Workforce Day Podcast – Q&A with Pam McManus and Marjorie Noleen | Music: www.bensound.com
This year we are celebrating all of the innovative ways health centers create better lives for their communities. Today we are highlighting all of ways health centers participate in workforce development to build capacity in community health. Today our guest author is Pam McManus, President and CEO of Peak Vista Community Health Centers in Colorado. Pam will share what Peak Vista is doing to address the primary care provider shortage in the Pikes Peak region of Colorado.
Guest contributor: Pam McManus, President and CEO, Peak Vista Community Health Centers
The primary care provider shortage is no longer news; it is a troublesome obstacle to providing access to primary care and is practically household knowledge for health care professionals. With any challenge, how a person – or organization – faces the road ahead speaks volumes to character, resolve, ingenuity and commitment to success. Door number one includes doing nothing at all – keeping the status quo because fear is a driving factor, blissful ignorance is at play, or paralysis has set in. Door number two leads to the path of small changes: paying attention to industry trends or mindfully watching as other change agents learn through trial and error. Door number three, however, leads to the path less traveled: proactively embarking upon a journey of calculated risk, problem-solving, and innovation.
With the ever-changing health care landscape and provider shortages sweeping the nation, Peak Vista Community Health Centers (Peak Vista) leadership asked an important question: With so many aspects out of the organization’s hands, what can the company do to minimize the impact of the provider shortage?
The question opened door number three; the answer instigated a strategic and innovative effort to address the alarming current trends: Peak Vista’s Education Health Initiative (EHI). Peak Vista’s EHI is focused on creating long-term solutions to increase access for patients, improve patient health outcomes, and locally address the primary care provider shortage through health care education. To that end, three workforce development programs are underway:
Advanced Practice Registered Nurse (APRN) Primary Care Fellowship
Peak Vista’s APRN Fellowship is a one-year program for recently graduated nurse practitioners to seamlessly transition from an academic to a clinical setting. The fellowship combines mentorship, problem-based learning and hands-on clinical experience. The first class of five APRN fellows is expected to graduate on August 12, the Friday during National Health Center Week.
“The fellows selected for the program are enthusiastic and driven to provide Peak Vista patients with quality care,” shared Program Director Kaleen Cullen, APRN-BC, PhD. “The program facilitates professional development and life-long learning as Fellows shift into a clinical environment.”
The next class of five fellows begin the APRN program in September 2016.
Family Medicine Residency (FMR) Program
Peak Vista’s FMR is a three-year osteopathic primary care residency program. The inaugural class of eight resident physicians began caring for Peak Vista patients on July 5. These primary care doctors will perform rotations in various Peak Vista primary care health centers, local hospitals, and specialty practices.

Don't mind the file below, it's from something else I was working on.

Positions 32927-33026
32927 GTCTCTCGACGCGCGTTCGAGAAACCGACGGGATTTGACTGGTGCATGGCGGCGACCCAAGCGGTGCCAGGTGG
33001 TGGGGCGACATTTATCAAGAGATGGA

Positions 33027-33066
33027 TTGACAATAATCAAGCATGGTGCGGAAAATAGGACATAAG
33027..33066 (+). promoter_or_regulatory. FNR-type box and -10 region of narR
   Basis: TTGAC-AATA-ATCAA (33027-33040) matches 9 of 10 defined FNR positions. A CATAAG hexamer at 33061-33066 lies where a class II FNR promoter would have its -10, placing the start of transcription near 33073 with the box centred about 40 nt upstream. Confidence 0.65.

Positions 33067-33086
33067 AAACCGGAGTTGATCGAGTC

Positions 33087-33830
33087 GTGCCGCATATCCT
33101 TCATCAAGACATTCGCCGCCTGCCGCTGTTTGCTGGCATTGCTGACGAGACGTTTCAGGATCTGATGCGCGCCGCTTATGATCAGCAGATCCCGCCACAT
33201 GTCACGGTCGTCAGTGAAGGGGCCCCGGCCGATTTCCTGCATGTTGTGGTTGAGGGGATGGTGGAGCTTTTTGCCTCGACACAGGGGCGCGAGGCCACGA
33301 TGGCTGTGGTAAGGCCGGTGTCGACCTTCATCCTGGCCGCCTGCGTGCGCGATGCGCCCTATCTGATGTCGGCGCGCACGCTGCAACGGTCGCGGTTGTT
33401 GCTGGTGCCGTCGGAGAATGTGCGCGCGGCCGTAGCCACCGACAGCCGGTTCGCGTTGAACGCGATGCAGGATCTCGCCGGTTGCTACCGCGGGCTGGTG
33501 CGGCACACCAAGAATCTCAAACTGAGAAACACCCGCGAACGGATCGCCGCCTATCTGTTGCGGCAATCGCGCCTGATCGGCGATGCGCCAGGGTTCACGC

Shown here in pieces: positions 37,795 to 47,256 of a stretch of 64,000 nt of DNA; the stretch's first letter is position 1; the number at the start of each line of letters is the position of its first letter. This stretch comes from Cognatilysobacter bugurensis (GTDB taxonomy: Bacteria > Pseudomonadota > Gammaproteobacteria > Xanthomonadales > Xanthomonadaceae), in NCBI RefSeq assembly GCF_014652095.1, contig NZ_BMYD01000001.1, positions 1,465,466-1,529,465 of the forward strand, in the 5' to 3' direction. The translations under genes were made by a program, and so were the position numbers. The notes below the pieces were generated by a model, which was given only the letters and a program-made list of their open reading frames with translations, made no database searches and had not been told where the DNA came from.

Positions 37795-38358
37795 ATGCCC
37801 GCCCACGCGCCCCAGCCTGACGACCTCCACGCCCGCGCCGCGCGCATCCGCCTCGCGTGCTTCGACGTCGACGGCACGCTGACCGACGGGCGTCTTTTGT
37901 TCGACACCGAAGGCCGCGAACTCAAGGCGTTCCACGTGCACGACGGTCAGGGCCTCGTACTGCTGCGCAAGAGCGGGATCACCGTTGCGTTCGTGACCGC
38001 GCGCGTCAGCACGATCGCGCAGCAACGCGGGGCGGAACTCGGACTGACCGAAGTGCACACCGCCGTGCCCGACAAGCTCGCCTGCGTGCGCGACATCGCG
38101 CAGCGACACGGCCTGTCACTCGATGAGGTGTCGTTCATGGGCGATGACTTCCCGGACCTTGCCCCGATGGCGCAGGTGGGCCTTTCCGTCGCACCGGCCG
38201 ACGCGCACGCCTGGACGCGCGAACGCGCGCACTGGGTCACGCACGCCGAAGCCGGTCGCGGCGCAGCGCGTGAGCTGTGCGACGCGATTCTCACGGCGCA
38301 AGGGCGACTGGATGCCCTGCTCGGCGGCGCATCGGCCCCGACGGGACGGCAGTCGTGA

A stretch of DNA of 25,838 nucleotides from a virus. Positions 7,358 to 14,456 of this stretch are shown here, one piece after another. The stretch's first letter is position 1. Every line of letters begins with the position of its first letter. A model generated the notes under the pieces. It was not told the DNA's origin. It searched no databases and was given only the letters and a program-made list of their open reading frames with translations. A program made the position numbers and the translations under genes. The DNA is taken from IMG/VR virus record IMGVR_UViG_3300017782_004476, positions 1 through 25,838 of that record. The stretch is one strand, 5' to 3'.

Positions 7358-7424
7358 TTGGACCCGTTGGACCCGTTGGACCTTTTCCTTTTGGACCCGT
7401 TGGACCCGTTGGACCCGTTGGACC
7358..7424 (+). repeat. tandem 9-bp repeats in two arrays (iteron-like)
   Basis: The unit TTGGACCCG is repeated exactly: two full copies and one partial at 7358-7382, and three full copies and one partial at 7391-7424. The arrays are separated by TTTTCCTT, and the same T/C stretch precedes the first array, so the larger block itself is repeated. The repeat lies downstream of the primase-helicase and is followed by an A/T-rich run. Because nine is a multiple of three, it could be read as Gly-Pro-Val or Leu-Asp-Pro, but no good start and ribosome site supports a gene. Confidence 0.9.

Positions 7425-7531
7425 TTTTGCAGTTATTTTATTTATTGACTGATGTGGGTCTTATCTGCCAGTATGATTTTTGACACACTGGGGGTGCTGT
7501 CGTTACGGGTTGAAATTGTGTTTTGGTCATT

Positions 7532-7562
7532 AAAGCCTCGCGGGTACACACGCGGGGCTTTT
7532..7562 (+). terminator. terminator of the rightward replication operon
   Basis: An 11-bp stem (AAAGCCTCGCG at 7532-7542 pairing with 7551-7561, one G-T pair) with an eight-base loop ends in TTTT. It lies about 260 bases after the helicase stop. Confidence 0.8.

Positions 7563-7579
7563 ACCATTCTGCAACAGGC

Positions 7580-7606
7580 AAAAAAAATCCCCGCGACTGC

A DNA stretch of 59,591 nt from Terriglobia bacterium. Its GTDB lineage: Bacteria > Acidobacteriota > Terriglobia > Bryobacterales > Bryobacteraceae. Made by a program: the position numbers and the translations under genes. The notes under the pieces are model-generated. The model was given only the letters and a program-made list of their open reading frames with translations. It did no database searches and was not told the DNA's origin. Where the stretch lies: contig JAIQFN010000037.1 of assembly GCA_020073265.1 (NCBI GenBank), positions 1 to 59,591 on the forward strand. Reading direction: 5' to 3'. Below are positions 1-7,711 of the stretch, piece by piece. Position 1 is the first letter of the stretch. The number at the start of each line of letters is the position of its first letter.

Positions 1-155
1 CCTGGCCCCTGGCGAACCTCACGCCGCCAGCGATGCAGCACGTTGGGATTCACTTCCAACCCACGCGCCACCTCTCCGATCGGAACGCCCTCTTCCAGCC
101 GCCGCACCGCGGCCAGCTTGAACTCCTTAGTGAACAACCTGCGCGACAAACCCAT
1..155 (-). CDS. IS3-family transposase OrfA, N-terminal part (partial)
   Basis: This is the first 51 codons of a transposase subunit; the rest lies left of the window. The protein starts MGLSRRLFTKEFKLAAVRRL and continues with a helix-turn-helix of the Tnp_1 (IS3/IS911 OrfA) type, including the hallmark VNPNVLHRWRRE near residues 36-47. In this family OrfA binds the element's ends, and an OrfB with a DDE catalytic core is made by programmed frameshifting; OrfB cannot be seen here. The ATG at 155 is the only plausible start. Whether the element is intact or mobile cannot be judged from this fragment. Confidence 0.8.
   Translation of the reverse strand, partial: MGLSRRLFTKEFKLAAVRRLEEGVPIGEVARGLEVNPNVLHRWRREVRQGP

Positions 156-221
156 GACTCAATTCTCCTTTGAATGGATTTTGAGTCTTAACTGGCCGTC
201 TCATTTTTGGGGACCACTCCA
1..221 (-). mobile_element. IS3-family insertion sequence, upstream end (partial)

As the only primary care residency program in the Pikes Peak region, the FMR program provides extensive access to the attending physicians, surgeries, and procedures in both inpatient and outpatient settings. The attending staff has experience in graduate medical education and the aptitude to help each resident mature and grow as a quality physician leader in our local community.
Peak Vista provides formalized clinical training opportunities in family practice, women’s health and pediatric settings for medical students from institutions such as University of Colorado School of Medicine and Rocky Vista University College of Osteopathic Medicine.
Through this effort, Peak Vista has aspired to provide medical students and interns a supportive environment and hands-on experience in a clinical setting. In 2016, dozens of medical students will learn alongside Peak Vista providers in many of Peak Vista’s 26 health center sites.
With the EHI and clinical training programs successfully launched, Peak Vista’s board of directors changed the Peak Vista mission statement – “To provide exceptional health care to people facing access barriers through clinical programs and education.”
In order to serve the expanded mission, and to provide exceptional care by overcoming barriers, Peak Vista has initiated innovation through creating an organizational focus on building a local provider workforce. The adoption of the EHI provides Peak Vista this focus and strategic direction while Peak Vista may also remain both patient-centered and provider-focused.
Current trends indicate that in less than 10 years, the national projected demand for physicians will exceed the supply by a range of 46,000 to 90,000. Fortunately, studies show that providers trained in community health centers are more than three times as likely to go on to work in a community health center and more than twice as likely to work in an underserved area. While the provider shortage may not be new news, working to be part of the solution is the community health way. Peak Vista synchronized its inaugural graduation celebration for the APRN Fellowship with National Health Center Week to underscore how community health centers use innovation in workforce development.